Friday, May 24, 2013

Wildflower Wednesday:Just Getting Started

Ah, spring!  The time when each day brings some new bloom to be enjoyed and the time when gardening enthusiasts finally get to play in the dirt.  And the time when my to-do list seems to get longer every day . .  . sigh. With limited time (and energy) and the unpredictability of the weather, I've had to prioritize the list of garden chores.  First on the list is getting all those new plants in the ground or in containers.  Just as I make a dent in my "plant ghetto" on the back porch and patio, new plants mysteriously appear to take up the vacated spaces.  Who is it, I wonder, who keeps buying so many plants and just where does she think they're going to go??

At the bottom of the to-do list usually is the butterfly garden where the natives and volunteers have been allowed to fend for themselves.  I usually don't pay much attention to this area until something is blooming and catches my eye.

Thank goodness these pink pretties are at the front of the butterfly garden where they are immediately noticed, despite the weedy grass surrounding them.  This is, of course, the famous PPPP--Phlox pilosa--known throughout Blogland, thanks to the generosity of Gail of Clay and Limestone. In fact, this stand started from three small starts given to me several years ago by Gail.  They have multiplied over the years, but what has me really excited this year is that they now have spread to another area. Those thuggish obedient plants and aggressive asters aren't going to conquer this little beauty!

Nearby in the better-tended arbor bed Amsonia hubrichtii is blooming.  Planted three years ago as a delicate little seedling, it finally seems to be coming into its own.  The blooms don't seem to be as blue as that of its cousin, but it's the interesting foliage of this plant that makes it a year-round winner, turning a lovely bronze in the fall.

Its relative, Amsonia tabernaemontana is just starting to bloom.  Once a beautiful plant, I made the mistake of dividing and moving it last year--something I won't attempt again!  I'm glad to see it survived; hopefully, one day I'll have not one, but two large specimens of this plant I first fell in love with at the Lurie Garden during the Chicago Fling of '09.

While these are the only natives currently in bloom in my garden, I hope to have many more to show in the coming months.  I ordered a few plants from Prairie Moon Nursery, and two weeks ago I went to the local Prairie Plant Society's plant sale.  The plant sale always seems to fall on the same day we have our big planting day at the Idea Garden, so I either miss it or get there late.  This year I got my act together and headed out early to the plant sale, which was definitely a good idea.  There were so many more selections available before everything had been picked over!

Between my order and the plant sale, I now have these new additions to the Butterfly Garden: Coreopsis tripteris (tall coreopsis), Echinacea Pallida (the pale coneflower I've always wanted!), Ratibida pinnata (yellow or gray-headed coneflower),  Eryngium yuccifolium  (Rattlesnake Master),  Helenium (Sneezeweed), a foxglove beardstongue,  Royal Catchfly, and a trillium (planted in the shade garden).  I also stopped at a plant sale on the way home--a local gardener who plants mostly natives and has lots of nice divisions looking for new homes every spring--and added another Joe Pye weed and a 'Baby Joe' to the collection.

Image from Wikipedia 
One of the purchases I made really intrigues me.  Royal Catchfly Silene Regia is included in the database of Illinois Wildflowers so it may be well-known to wildflower enthusiasts, but it is a plant I'd never heard of before.  According to both this website and the Prairie Moon catalog, Royal Catchfly is on the endangered status in Illinois and is attractive to Black Swallowtails and hummingbirds.  Two reasons I hope it does well in my garden!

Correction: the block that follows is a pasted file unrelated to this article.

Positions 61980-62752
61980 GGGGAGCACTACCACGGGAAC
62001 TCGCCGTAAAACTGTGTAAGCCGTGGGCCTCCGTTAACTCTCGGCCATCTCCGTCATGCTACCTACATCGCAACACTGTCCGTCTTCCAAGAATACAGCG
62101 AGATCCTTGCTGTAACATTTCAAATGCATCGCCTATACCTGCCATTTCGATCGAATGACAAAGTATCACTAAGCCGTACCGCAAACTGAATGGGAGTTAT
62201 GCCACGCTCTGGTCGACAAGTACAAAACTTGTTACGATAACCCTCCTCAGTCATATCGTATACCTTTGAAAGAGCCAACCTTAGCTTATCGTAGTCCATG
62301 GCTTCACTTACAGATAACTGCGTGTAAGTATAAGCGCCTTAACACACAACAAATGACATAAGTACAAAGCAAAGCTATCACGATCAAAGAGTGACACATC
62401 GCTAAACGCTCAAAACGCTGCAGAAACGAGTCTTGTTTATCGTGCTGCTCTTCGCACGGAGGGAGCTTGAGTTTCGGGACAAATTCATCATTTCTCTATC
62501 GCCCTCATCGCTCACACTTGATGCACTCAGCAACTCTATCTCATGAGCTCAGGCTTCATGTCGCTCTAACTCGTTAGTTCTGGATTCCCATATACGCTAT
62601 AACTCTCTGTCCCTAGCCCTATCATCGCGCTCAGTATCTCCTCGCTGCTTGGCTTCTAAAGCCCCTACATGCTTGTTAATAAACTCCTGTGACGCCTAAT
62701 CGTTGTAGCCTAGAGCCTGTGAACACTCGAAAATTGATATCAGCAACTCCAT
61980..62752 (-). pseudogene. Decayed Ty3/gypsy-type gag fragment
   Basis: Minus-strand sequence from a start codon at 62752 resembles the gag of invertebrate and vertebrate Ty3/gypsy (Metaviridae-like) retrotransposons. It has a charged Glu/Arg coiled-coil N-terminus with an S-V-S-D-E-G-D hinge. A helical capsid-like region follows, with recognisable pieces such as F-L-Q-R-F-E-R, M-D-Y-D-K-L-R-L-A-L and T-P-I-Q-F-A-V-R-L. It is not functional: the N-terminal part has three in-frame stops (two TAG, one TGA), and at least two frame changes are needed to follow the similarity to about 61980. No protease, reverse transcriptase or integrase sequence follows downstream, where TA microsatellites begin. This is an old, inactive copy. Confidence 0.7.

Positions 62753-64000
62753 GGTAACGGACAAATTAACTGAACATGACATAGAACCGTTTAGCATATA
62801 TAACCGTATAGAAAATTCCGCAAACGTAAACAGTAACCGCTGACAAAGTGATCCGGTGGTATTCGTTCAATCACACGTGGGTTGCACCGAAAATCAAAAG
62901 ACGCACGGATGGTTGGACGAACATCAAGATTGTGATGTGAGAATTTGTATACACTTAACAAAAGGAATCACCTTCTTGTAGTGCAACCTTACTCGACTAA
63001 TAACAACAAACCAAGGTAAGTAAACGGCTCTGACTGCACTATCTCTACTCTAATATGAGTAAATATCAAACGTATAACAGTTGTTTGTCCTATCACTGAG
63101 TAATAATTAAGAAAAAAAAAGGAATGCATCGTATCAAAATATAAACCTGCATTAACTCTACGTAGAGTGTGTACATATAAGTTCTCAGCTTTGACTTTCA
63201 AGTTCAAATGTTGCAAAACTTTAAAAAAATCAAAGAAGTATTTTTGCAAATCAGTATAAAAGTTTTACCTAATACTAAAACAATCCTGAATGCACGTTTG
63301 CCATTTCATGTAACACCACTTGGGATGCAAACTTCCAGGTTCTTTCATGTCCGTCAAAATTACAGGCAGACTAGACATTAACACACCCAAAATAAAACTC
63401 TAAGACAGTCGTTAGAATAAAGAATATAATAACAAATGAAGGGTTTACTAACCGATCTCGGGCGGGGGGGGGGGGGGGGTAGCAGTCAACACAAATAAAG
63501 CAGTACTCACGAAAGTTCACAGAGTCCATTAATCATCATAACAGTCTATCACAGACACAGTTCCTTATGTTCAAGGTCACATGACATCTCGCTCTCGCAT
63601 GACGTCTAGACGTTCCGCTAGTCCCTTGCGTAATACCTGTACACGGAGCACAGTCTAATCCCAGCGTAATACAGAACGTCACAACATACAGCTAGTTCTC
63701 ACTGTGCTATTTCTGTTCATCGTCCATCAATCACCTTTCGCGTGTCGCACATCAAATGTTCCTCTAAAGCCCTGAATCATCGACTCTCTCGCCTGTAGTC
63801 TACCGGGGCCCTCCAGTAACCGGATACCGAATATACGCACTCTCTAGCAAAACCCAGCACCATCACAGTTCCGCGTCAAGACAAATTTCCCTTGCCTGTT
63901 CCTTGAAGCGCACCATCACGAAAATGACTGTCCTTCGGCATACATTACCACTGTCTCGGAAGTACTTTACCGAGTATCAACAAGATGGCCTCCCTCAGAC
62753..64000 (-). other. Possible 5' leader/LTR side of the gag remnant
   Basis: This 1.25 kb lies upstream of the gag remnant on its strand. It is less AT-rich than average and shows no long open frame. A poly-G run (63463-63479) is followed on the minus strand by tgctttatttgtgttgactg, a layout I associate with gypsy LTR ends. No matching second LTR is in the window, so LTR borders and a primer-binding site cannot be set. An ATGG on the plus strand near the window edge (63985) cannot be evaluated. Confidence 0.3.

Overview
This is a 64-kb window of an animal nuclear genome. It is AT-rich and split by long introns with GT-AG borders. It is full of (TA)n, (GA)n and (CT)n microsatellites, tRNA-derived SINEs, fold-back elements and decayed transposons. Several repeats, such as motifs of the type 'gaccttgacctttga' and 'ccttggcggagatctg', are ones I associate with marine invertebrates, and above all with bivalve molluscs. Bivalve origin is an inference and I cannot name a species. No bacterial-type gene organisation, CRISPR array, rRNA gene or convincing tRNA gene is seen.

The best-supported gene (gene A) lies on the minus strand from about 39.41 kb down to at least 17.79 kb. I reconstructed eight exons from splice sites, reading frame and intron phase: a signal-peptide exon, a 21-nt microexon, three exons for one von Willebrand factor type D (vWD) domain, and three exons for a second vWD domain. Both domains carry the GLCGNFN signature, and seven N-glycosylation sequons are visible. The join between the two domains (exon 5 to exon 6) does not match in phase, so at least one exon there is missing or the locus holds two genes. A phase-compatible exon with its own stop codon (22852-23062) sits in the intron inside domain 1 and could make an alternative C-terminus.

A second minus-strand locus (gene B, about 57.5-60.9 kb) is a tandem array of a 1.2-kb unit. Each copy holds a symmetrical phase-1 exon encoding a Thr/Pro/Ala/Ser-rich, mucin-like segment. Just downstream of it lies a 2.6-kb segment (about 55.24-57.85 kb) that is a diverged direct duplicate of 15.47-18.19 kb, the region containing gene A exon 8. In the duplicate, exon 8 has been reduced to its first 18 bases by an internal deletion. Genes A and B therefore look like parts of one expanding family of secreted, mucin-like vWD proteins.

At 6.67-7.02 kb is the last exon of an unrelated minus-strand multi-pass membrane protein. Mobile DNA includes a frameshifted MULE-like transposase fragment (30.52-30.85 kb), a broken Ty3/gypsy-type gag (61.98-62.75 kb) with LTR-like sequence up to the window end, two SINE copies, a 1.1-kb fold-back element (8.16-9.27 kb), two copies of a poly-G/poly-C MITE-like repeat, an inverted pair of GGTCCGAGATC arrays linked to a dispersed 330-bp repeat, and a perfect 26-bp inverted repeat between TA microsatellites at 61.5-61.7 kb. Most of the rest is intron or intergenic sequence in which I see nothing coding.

While I wait for all these new natives to grow, there are other blooms attracting my attention in the garden this week.   I realize this isn't a wildflower, but the irises are in full bloom right now, and I had just had to show off one of these beauties.

I'm glad to finally join in once again in the Wildflower Wednesday celebrations, and with all these new babies in the garden, I'm looking forward to having more to share in the coming months.  Wildflower Wednesday is hosted the fourth Wednesday of every month by the best friend of pollinators, Gail at Clay and Limestone.  Thanks, Gail, for reminding us of the importance of going native!


  1. Don't you just love that PPPP takes care of itself and then blooms its heart out! So glad you have blooms to share and that you are buying even more wildflowers. Way to go! Love that catchfly...I bet the hummers will, too. Happy WW. xo

  2. Lovely wildflowers! So glad your amsonia survived!

  3. All of your wildlings are beautiful but I really like the freckles on this Iris. Yummm. Happy WWW. Have a great weekend.

  4. Well, I don't have any phlox, but we do have dame's rocket blooming in the woods. I'm not sure that's a good thing, though :-)

    One of the plants I put in new last year was the Blue Star amsonia, based on your blog post, and I'm SO happy to see that it survived the drought and is back again. It's still tiny, but it's in a good spot where it can grow and I won't have to move it.

    That is a spectacular iris :-)

  5. Love that Iris and the phlox is lovely too. Well...... lets face it.... everything is lovely in its own way.
    Maggie x

    Nuts in May

  6. The amsonia and phlox bringing beautiful flowers Rose.
    Have a wonderful weekend.

  7. I got my start with amsonia from a pass-along. 10 years later, I have divided and moved it and given clumps away. It just keeps on being a winner - in sun or shade, doesn't seem to care, but grows quicker in sun. I now have it in 6 different places in my gardens! I find it to be very tough here in West Tennessee.

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  9. I love the phlox. In Colorado, mine never bloomed until later in the summer. Now that I've move and have no garden, I must rely on yours for the joy that comes from gardening.

  10. Looking good and that iris is really neat.